PITTSBURGH, SEPT. 16, 2009 Hopeful that some of the same antiretroviral (ARV) drugs used to treat HIV infection can also prevent it, researchers from the Microbicide Trials Network have enrolled the first participants into a new, large-scale clinical trial testing two approaches of the strategy in women.
The VOICE Study Vagina and Oral Interventions to Control the Epidemic will help determine whether applying a vaginal microbicide gel containing an ARV every day or taking an oral ARV tablet once a day can reduce a woman's risk of acquiring HIV.
While the study's primary aim is to evaluate the safety and effectiveness of the two regimens, an important question VOICE will also address is which of the two the tablet or the gel women will actually be more inclined to use. It is the first HIV prevention trial testing these two different approaches in the same study and the first effectiveness trial of a microbicide in which women use the gel every day instead of only at the time of sex.
Up to 5,000 women will be enrolled in VOICE at clinical trial sites in Uganda, South Africa, Zambia and Zimbabwe. Pending government approval, the study may also be conducted in Malawi. The Spilhaus Clinical Research Site at the University of Zimbabwe-University of California-San Francisco (UZ-UCSF) Clinical Trials Unit in Harare, began enrolling trial participants this week.
VOICE is being conducted under the leadership of the U.S. National Institutes of Health (NIH)-funded Microbicide Trials Network (MTN), which is based at the University of Pittsburgh and Magee-Womens Research Institute.
"The HIV prevention field has not been without its share of disappointments. So, naturally we are excited that in VOICE we have not just one, but two promising approaches to evaluate. Hopefully, we'll find that ARVs, which helped turn the tide in the treatment of HIV, can be a prevention powerhouse, too," said Mike Chirenje, M.D., FRCOG, associate professor and consultant gynecologist in the department of obstetrics and gynecology at the University of Zimbabwe in Harare and co-chair of the VOICE Study.
Women represent nearly 60 percent of adults living with HIV in sub-Saharan Africa, and in several southern African countries young women are at least three times more likely to be HIV-positive than young men. In most cases, women acquire HIV through sexual intercourse with an infected male partner.
Although correct and consistent use of male condoms has been shown to prevent HIV infection, women often cannot control if or when condoms are used by their male partners. Moreover, women are twice as likely as their male partners to acquire HIV during unprotected sex, due in part to biological factors that make them more susceptible to infection.
"Women need safe and effective methods for preventing HIV that they can control themselves. Importantly, women need methods that they are willing and able to use, because no approach can be truly effective if she leaves it in her purse or hidden in a drawer," added Jeanne Marrazzo, M.D., M.P.H., associate professor of medicine in the division of allergy and infectious diseases at the University of Washington in Seattle, U.S.A., and VOICE Study co-chair with Dr. Chirenje.
Two ARV tablets are being tested in VOICE: tenofovir and Truvada. Tenofovir, short for tenofovir disoproxil fumarate (TDF), is also known by the brand name Viread, while Truvada is the brand name for a combination drug that contains tenofovir and another active ingredient called emtricitabine (FTC). Both are approved for treating HIV as part of antiretroviral therapy (ART). While at least three ARVs are typically used for ART, a single ARV tablet taken once a day is the regimen being tested for HIV prevention in current trials, including VOICE, an approach called pre-exposure prophylaxis (PrEP).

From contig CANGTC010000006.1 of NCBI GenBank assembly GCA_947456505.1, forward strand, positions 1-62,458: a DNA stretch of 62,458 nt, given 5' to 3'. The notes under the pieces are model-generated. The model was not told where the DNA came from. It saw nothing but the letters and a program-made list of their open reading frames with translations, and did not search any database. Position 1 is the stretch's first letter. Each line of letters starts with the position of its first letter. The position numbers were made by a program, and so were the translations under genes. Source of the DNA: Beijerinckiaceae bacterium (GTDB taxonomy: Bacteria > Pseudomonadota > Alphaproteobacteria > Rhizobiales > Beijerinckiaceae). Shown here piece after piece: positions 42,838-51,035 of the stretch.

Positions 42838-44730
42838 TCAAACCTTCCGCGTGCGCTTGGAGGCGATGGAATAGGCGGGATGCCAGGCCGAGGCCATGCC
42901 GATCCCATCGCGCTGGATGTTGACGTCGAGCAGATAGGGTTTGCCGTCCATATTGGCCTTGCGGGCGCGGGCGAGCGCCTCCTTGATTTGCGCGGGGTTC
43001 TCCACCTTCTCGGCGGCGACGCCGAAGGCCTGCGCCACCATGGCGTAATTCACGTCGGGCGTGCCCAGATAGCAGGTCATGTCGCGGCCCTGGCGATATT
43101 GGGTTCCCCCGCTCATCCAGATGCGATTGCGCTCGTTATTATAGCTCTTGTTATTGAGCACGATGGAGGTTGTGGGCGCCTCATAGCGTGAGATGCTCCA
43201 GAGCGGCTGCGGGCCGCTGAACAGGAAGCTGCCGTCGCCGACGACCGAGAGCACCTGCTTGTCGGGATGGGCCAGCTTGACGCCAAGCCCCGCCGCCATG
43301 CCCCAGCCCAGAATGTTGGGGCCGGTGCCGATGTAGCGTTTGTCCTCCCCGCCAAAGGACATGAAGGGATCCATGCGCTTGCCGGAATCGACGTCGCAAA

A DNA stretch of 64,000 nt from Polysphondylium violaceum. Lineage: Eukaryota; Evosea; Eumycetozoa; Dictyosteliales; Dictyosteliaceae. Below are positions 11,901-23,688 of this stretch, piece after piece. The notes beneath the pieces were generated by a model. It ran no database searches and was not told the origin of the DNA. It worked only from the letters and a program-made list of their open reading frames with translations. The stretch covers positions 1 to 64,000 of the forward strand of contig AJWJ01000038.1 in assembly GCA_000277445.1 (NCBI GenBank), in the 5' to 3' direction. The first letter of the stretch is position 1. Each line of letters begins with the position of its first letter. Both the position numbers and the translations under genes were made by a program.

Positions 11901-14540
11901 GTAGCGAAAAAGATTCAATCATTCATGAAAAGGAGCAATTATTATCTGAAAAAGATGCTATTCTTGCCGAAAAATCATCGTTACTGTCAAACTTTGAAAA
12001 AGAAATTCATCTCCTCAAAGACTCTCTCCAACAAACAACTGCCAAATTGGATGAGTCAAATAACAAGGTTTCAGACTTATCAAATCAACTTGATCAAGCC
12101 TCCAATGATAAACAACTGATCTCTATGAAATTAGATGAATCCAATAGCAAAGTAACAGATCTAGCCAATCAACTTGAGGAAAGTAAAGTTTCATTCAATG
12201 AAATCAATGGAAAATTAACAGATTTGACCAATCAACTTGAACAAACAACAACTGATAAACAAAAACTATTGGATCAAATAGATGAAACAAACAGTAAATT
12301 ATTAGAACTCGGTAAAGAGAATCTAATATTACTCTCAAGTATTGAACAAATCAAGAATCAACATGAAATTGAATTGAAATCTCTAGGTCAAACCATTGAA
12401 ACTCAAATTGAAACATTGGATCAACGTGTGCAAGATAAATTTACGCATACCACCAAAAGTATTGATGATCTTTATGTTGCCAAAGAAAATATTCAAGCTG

The vaginal microbicide being evaluated in VOICE, tenofovir topical gel, contains the activated form of the same ingredient in the tenofovir oral tablet. It is among a newer class of candidate microbicides substances intended to reduce or prevent the sexual transmission of HIV and other sexually transmitted infections when applied topically inside the vagina or rectum with specific activity against HIV.
Women in VOICE are randomly assigned to one of five study groups. Two groups will apply gel every day either tenofovir gel or a placebo gel with no active ingredient. Three groups will be assigned to daily tablet regimens, taking either tenofovir, Truvada or a placebo tablet. Because the study is blinded, neither the participants nor the researchers will know who is in which gel or tablet group. Women will use the same product every day the entire time they are in the study, which is expected to be an average of 22.5 months.
All participants will receive regular HIV testing and risk-reduction counseling, condoms, and testing for sexually transmitted infections (STIs). Staff will refer any participant who acquires HIV or an STI during the study to appropriate treatment and care in her community.
Researchers at the Uganda and Zimbabwe sites are also conducting a companion study called VOICE B, or the Bone Mineral Density Sub-study. VOICE B will involve about 300 women who have been randomized to the oral tablet groups to determine the potential effects, if any, that the oral ARVs may have on bone health in HIV-negative women.
Both studies were designed according to the most rigorous international medical practice and ethical standards and include numerous measures, beginning at the site level, intended to protect the safety and well-being of participants. All women participating in VOICE and VOICE B will provide written informed consent through a process that ensures they understand the procedures, as well as possible risks and benefits of the study. Safety will be monitored closely throughout their participation.
|Contact: Lisa Rossi|
Microbicide Trials Network